@@Hads Thank-you very much. The subject was very obliging! I am also very impressed by the low light / high ISO performance of the D7200.

Link to post
Share on other sites
xelas

@@pomkiwi

 

Great nighttime photos of the owl! Would you be so kind and share the settings on this one? Was there a spot light involved? Myself I am also very impressed with D7200 low light/highISO capabilities.

Link to post
Share on other sites
TonyQ

Another vote for the Owls - excellent!

Link to post
Share on other sites

Wow, the owl pictures are fantastic! Those eyes...

Link to post
Share on other sites
pomkiwi

@@TonyQ @@xyz99 Thank-you both - right time, right place and right subject I feel.

 

@@xelas All were with the D7200 at ISO 8000 and f/5.6. All using the 80-400mm lens. Top was @175mm 1/10sec, middle 400mm at 1/25 sec and bottom the same. All hand held (so I must have been very relaxed :D )

 

They have been lightly post-processed using lightroom - exposure increased, white bought up a bit and black down rather more, dehaze tool used as well. No noise reduction used for this purpose.

Link to post
Share on other sites
xelas

@@pomkiwi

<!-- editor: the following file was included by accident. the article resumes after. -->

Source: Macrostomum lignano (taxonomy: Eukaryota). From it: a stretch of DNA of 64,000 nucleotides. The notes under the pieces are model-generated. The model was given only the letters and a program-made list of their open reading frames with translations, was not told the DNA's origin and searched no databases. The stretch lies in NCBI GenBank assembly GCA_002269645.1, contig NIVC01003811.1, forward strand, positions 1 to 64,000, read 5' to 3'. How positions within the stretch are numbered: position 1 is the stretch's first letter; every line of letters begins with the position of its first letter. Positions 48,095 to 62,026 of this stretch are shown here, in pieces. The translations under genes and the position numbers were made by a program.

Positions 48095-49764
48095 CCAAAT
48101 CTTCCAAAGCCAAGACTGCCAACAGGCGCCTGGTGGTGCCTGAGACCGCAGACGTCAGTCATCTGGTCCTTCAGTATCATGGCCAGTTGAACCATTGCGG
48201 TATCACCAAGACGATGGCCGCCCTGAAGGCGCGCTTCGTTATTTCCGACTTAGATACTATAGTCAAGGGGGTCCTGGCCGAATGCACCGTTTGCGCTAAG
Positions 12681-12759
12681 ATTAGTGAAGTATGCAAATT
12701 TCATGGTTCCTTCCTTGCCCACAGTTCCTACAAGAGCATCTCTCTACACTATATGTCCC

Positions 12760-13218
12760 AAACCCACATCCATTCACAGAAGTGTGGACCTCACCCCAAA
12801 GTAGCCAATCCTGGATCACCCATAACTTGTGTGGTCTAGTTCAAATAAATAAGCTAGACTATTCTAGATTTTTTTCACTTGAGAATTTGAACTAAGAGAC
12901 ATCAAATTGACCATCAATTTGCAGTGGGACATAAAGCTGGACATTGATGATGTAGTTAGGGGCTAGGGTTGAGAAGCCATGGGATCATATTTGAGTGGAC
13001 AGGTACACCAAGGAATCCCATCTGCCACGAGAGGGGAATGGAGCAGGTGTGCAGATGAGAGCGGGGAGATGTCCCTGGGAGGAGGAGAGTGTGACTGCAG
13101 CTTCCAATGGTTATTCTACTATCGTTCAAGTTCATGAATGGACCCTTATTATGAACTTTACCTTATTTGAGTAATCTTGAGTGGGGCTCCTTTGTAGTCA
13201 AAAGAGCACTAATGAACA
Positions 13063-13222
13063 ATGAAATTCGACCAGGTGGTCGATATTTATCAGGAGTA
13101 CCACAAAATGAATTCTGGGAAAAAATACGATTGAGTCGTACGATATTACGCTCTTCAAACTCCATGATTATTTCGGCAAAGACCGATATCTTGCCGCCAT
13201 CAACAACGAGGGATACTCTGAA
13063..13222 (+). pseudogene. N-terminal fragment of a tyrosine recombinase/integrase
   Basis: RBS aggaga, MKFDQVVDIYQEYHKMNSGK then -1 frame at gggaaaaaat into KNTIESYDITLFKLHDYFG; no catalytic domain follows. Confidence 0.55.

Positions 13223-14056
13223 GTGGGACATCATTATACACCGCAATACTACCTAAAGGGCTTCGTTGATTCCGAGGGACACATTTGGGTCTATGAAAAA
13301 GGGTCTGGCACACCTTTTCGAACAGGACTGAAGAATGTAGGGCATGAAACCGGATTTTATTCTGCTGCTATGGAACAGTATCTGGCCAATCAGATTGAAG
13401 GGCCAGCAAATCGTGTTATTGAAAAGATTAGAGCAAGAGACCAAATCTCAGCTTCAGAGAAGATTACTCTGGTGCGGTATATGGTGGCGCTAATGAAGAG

Thanks for details. No flash or spotlight used??

Link to post
Share on other sites
pomkiwi

@@xelas Sorry - yes there was a spotlight from the vehicle.

Link to post
Share on other sites
michael-ibk

Another vote for the owl - what a cool-looking bird! Great shots.

Link to post
Share on other sites
pomkiwi

The owl also had an impressive moustache!

 

post-50257-0-04715500-1466874739_thumb.jpg

Link to post
Share on other sites
pomkiwi

Day 3

 

Day 3 was busy looking back through the photos has brought back to me just how much we got to see. I'm not sure how best to sort it all out so I will break the day into some smaller chunks.

 

The day was fine and the darkness gave way gradually as I huddled over a mug of coffee.

 

post-50257-0-21545300-1466964357_thumb.jpg

 

We left passing underneath a rather unimpressed looking stork.

 

post-50257-0-25759300-1466964213_thumb.jpg

 

Next up was a small group of buffalo with a curious but not very brave calf.

 

post-50257-0-60849200-1466964210_thumb.jpg